#89 Frank McCoy

Frank McCoy (Abt. 1843-1905), aka Big Frank McCoy, Frank McDonald, Francis H. Carter — Bank Robber

From Byrnes’s 1886 edition:

DESCRIPTION. Forty-seven years old in 1886. Born in Troy, N.Y. Medium build. Cabinet-maker by trade. Married. Height, 5 feet 11 3/4 inches. Weight, 176 pounds. Dark-red hair, light-gray eyes, full face, sandy complexion, bald on front of head, dimple in point of chin. Has letters “F. M. C.” in India ink on right fore-arm, a cross and heart on left fore-arm. Generally wears long, heavy red whiskers and mustache.

RECORD. Frank McCoy, alias Big Frank, is a famous bank burglar, and a desperate criminal. He is one of the men who originated the “butcher-cart business,” robbing bank messengers and others in the street, and quickly making off with the plunder by jumping into a butcher cart or wagon.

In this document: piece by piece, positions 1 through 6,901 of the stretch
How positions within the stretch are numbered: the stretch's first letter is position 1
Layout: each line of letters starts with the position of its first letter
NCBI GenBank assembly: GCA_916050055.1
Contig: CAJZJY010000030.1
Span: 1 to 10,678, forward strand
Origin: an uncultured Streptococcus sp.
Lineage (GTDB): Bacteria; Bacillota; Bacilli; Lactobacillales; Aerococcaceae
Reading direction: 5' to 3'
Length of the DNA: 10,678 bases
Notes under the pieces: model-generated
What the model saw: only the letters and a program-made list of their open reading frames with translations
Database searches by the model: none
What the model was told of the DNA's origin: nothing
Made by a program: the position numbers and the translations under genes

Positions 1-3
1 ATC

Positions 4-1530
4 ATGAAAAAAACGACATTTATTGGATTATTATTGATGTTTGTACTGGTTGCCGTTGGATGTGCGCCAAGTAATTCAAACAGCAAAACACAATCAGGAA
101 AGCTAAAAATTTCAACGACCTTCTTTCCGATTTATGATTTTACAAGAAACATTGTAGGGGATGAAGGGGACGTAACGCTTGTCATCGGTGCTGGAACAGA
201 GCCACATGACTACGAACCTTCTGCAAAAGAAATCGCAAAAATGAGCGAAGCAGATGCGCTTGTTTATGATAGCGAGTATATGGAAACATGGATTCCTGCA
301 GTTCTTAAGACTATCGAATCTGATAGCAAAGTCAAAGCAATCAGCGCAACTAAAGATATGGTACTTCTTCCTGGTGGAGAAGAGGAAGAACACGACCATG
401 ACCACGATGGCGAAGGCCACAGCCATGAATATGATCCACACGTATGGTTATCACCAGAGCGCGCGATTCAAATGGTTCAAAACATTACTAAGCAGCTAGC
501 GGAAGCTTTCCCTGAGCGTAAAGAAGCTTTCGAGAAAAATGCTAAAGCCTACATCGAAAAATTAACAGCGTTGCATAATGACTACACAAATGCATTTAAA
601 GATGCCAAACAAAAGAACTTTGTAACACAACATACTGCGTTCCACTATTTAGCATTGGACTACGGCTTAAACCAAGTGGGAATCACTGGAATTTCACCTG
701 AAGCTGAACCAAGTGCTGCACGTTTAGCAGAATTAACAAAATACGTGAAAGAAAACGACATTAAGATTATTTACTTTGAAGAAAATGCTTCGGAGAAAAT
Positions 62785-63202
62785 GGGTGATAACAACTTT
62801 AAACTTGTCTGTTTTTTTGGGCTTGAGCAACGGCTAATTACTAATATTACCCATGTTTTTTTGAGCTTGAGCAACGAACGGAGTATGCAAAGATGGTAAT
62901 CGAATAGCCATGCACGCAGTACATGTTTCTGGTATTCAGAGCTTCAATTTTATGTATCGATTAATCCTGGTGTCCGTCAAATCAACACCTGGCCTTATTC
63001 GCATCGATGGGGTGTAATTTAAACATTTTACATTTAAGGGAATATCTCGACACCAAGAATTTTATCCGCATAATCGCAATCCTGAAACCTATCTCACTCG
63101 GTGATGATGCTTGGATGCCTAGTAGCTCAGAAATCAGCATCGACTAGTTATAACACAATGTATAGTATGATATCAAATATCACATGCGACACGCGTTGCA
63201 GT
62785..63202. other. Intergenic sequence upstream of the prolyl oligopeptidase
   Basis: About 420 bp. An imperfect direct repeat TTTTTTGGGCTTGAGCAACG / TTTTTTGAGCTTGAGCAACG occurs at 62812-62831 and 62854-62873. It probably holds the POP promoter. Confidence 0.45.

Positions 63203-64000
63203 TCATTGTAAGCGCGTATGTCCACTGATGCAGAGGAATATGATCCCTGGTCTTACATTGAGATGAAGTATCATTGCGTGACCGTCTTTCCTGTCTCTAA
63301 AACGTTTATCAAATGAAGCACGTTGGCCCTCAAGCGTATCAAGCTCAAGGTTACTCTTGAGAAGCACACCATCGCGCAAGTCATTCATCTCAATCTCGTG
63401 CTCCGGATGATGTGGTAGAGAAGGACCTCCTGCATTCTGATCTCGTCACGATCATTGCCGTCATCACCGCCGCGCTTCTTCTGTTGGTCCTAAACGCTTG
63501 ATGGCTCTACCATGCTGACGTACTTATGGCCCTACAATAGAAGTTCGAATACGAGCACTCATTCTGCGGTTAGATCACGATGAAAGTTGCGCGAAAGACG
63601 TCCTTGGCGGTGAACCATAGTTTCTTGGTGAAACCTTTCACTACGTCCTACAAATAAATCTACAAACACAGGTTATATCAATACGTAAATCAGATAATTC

He was arrested with Jimmy Hope, Ike Marsh, Jim Brady, George Bliss, and Tom McCormack, in Wilmington, Del., for an attempt to rob the National Bank of Delaware, on November 7, 1873. They were convicted on November 25, 1873, and sentenced to ten years’ imprisonment, one hour in the pillory, and forty lashes. McCoy and McCormack made their escape from New Castle jail, with tools furnished by Bill Robinson, alias Gopher Bill.

McCoy was associated with Jimmy Hope in the robbery of the Beneficial Savings Fund and other savings banks in Philadelphia, and several other robberies. He is said to have stolen over two million dollars during his criminal career. He is well known all over the United States, and is a treacherous criminal, as several officers can attest. He owes his nickname, “Big Frank,” to his stature.